Luby’s announced Wednesday that it plans to sell its assets as part of a strategic alternative to maximize stockholder value.
The company will explore several potential transactions including the sale of its operating divisions—Luby’s, Fuddruckers, and Culinary Contract Services—as well as its real estate, or selling the company as a whole.
The decision was made after review by a special committee consisting of independent board members along with financial and legal advisors. Luby’s does not have a timeline to complete the process, but the brand noted that it will be conducted in “a disciplined, expeditious and cost-effective manner.”
After satisfying debt and other obligations, net proceeds would be distributed to stockholders. A formal plan of sale and proceeds distribution must be adopted by the board and that plan would have to be approved by stockholders.
“After a careful and thorough review of the company's operations [including the impact of COVID-19] and the company's strategic options, the Board concluded a monetization process will likely unlock more value more quickly and with greater certainty for the benefit of all Luby's stockholders than the other alternatives considered by the Special Committee,” the company said in a statement. “A number of stockholders have expressed their support for seeking alternatives to continuing operating the company's restaurants in their current form in the present environment and this monetization program will seek to accomplish that task in the most efficient manner.”
Beginning March 17, the brand started closing dining rooms and furloughing employees. By March 31, dining rooms were closed at all 118 company-run units and 50 Luby’s, 36 Fuddruckers, and a Cheeseburger in Paradise were temporarily shut down while 28 Luby’s and three Fuddruckers remained open for takeout, drive-thru, curbside pickup, and delivery. More than half of the corporate staff was furloughed and salaries for non-furloughed employees were cut by 50 percent. Franchise owners reduced the number of operating locations from 90 pre-COVID to 37 by early April.
Later in April, the chain announced that it received a $10 million Paycheck Protection Program loan and that it had received a delisting warning from the New York Stock Exchange because its stock price fell below $1 per share for 30 straight days.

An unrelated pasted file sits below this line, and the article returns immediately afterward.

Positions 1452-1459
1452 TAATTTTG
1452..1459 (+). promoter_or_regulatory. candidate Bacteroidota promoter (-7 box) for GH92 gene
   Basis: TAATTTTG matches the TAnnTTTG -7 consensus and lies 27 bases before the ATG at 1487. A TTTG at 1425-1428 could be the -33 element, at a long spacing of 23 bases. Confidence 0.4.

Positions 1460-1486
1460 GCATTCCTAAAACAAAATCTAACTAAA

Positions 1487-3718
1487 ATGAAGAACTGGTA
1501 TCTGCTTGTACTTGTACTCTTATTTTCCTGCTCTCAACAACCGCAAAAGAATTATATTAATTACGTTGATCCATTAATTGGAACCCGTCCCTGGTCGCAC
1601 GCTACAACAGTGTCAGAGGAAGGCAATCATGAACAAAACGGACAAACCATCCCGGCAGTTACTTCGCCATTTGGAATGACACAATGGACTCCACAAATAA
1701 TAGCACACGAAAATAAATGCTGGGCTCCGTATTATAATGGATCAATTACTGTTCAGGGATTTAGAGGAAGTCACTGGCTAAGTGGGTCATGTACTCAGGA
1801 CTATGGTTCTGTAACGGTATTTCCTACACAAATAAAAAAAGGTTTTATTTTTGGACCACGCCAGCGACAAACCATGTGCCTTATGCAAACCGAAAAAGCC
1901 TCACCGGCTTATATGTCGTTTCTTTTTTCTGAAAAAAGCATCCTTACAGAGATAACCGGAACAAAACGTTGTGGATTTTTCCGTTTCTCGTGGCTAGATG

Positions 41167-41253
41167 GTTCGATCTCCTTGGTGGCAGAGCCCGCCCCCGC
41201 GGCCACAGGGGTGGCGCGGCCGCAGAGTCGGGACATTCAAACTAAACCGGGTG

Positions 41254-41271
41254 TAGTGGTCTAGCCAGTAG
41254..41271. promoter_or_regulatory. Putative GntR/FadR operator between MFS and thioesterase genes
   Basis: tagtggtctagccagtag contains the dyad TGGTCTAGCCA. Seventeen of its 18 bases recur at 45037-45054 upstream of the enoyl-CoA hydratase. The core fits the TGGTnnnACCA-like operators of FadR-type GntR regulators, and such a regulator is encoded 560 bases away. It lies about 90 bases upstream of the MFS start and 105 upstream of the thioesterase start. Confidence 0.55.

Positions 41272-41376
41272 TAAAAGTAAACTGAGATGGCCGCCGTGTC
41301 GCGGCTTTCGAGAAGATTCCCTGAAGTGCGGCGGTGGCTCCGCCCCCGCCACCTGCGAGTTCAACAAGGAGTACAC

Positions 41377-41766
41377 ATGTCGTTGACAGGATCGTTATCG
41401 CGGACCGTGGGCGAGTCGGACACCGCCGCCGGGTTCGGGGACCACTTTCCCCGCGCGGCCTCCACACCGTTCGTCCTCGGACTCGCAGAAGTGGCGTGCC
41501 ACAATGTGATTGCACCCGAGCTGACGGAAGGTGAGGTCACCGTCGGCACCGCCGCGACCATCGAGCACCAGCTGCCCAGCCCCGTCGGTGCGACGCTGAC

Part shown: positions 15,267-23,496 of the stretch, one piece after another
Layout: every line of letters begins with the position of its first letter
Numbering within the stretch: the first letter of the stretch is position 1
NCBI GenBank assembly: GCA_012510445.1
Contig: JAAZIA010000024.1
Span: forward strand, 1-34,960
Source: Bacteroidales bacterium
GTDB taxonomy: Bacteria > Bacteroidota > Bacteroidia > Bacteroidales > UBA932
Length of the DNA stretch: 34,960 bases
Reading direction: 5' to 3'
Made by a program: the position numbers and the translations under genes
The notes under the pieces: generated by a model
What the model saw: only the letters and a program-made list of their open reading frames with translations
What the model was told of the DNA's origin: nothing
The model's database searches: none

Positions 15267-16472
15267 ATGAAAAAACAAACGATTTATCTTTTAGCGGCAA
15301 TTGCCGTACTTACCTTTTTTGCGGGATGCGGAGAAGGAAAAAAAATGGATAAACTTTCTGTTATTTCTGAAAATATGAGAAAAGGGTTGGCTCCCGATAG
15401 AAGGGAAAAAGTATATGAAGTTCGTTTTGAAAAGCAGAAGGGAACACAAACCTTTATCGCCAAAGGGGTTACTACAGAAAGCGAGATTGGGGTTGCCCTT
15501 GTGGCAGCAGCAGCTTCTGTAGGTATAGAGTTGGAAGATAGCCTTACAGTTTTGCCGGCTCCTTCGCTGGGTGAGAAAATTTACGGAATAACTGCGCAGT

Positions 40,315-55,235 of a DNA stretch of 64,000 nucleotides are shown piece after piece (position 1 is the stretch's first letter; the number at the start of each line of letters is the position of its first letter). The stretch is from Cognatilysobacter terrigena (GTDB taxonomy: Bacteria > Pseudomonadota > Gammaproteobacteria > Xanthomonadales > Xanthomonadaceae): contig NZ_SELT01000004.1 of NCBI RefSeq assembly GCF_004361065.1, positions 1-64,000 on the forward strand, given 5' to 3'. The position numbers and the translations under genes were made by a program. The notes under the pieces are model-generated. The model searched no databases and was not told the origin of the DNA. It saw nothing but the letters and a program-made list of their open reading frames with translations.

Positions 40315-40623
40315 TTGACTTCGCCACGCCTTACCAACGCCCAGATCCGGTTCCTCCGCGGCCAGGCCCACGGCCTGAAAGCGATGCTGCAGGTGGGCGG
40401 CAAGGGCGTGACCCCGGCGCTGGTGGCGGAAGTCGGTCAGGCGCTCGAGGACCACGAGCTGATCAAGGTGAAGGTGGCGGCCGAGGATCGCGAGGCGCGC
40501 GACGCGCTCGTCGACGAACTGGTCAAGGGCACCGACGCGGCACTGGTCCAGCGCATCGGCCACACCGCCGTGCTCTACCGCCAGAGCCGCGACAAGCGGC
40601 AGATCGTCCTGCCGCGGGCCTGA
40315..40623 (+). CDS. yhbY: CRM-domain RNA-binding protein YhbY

In May, the brand started to reopen dining rooms. As of Wednesday, 31 Luby’s and eight Fuddruckers are operating with limited dining rooms. Sales are roughly 75 percent of pre-pandemic weekly sales levels. In addition, 59 franchised locations are open.
More than a year ago, Luby’s outlined changes that included management refreshment, guest traffic goals, and a significant reduction in G&A expenses. By September, Luby’s announced the formation of a special committee and pursuit of strategic alternatives.
In the months after that, the brand’s performance was labeled as “not acceptable” by CEO Chris Pappas. In Q1, the company hit a net loss of $8.3 million compared to negative $7.5 million in the year-ago period, and revenue dropped 7.5 percent to $95.1 million due to fewer restaurants.
In Q2, which ended prior to the effects of the COVID outbreak, same-stores sales rose 1.6 percent. Total restaurant sales dropped by 7.6 percent due to year-over-year reduction in restaurants.
"We believe that proceeding with this sale process followed by distributions contemplated under a proceeds distribution plan will maximize value for our stockholders, while also preserving the flexibility to pursue a sale of the company should a compelling offer that delivers superior value be made,” Pappas said. “This path also provides for the potential to place the restaurant operations with well-capitalized owners moving forward."
Luby’s, founded in San Antonio in 1947, has been led by the Pappas brothers since 2001.
Chris and Harris Pappas have co-founded and run more than 90 restaurants during their careers, including the Pappadeaux Seafood Kitchen, Pappasitos Cantina, and Pappas Bros. Steakhouse brands.